What we felt was the most important was the living environment and place for our kid to play and roam around on skates and her bicycle. We moved to Ma Wan (Park island) because of the fantastic facilities, the fact that there are no private cars on the island, a 25 minute ferry ride to Central/Sheung Wan and a 30 minute shuttle bus to the Airport (as I fly a lot). For us living here is like being on a permanent vacation. The madness of Hong Kong seems very far away from here and in that sense it reminds me of the villages I used to live in, except its all high rises.

    Anyway, as suggested by others: first explore HK for a few weeks, forget about commuting to work with your bike for now (I walk everything, MTR, Ferry and sometimes taxi/uber which are both dirt cheap). Be prepared that most likely the kids will have a bit of a commute, simply because you can't be sure where you will get a place.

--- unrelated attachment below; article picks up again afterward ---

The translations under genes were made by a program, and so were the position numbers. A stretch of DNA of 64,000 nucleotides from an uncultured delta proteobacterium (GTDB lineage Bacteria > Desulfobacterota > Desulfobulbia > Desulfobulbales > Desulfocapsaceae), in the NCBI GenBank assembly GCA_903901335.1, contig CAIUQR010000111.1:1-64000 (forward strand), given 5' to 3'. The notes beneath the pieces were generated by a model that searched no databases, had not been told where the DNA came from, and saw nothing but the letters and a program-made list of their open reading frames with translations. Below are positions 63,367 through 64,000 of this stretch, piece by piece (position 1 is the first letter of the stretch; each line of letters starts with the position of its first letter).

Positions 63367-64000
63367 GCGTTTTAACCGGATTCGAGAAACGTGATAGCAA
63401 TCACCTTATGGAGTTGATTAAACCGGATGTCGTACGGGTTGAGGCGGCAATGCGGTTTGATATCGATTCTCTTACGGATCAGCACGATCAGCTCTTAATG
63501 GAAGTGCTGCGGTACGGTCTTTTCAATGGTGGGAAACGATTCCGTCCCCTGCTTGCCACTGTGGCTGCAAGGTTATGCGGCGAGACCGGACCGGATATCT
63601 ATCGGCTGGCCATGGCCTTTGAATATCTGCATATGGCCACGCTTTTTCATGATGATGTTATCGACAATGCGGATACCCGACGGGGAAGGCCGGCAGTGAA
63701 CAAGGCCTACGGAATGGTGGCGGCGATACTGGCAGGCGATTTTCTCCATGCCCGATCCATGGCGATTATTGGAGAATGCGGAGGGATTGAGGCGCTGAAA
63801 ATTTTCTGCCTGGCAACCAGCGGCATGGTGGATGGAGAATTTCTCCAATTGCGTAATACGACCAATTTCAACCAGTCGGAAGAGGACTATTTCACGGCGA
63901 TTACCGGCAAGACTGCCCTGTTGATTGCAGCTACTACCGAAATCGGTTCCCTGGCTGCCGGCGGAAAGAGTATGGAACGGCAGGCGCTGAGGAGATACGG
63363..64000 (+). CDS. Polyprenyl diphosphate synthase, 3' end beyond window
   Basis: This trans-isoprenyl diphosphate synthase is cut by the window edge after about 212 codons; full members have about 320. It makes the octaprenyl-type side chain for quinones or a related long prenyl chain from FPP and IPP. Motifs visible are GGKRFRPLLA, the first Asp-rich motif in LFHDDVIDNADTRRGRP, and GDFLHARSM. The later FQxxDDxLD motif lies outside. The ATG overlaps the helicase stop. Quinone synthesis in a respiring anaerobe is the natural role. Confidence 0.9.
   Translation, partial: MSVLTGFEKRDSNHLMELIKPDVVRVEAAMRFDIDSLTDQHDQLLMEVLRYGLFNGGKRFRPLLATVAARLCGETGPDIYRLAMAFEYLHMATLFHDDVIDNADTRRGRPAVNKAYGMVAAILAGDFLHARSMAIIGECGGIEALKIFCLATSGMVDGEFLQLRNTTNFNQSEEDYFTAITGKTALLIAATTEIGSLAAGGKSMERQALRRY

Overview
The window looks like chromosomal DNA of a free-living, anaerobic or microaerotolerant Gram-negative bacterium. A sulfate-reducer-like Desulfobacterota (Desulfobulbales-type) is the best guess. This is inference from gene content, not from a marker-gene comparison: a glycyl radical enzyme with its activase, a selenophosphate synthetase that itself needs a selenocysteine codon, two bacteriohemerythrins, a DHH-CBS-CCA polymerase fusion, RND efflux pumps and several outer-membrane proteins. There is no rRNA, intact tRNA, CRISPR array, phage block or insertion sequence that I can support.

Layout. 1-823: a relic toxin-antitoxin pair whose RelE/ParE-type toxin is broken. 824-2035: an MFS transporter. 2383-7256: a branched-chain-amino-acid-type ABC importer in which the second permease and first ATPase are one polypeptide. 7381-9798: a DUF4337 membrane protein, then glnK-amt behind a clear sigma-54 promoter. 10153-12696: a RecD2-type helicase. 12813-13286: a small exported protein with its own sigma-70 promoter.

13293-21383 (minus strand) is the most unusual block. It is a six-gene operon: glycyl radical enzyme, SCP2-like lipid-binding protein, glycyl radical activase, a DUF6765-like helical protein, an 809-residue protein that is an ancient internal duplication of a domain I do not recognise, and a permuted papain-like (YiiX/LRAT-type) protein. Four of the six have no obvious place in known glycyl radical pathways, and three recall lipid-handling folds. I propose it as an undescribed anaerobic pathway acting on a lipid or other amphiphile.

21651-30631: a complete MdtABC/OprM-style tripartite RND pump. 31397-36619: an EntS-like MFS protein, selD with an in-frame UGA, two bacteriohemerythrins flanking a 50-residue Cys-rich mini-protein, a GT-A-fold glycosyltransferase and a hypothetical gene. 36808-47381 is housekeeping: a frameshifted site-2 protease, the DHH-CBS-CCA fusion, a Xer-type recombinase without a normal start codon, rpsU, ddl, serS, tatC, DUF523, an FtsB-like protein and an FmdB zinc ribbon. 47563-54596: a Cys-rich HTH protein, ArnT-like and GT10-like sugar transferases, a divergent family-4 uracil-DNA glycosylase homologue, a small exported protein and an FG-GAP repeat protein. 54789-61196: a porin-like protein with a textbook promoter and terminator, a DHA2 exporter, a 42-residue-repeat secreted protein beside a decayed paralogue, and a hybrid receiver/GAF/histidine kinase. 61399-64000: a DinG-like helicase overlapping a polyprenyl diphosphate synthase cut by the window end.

9. #39

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    Quote Originally Posted by Firemin
    Thanks for the reply. I agree with you somewhat but unfortunately knowing my work I doubt a trial of more than 2 weeks or so is likely and I don't think we will accomplish enough in that time, and my wife is actually of the opinion we should just dive straight in and not bother with a long winded trial! Having said that I can try and broach it with work and see what happens.
    If your wife is completely on-board, that is a huge advantage. A good attitude goes a long way, but it can still be a lot of culture shock - and if you are stuck out in a NT village somewhere the culture shock is compounded in my view. You do get a lot more space for your money, but you also get a lot of other less desirable stuff too.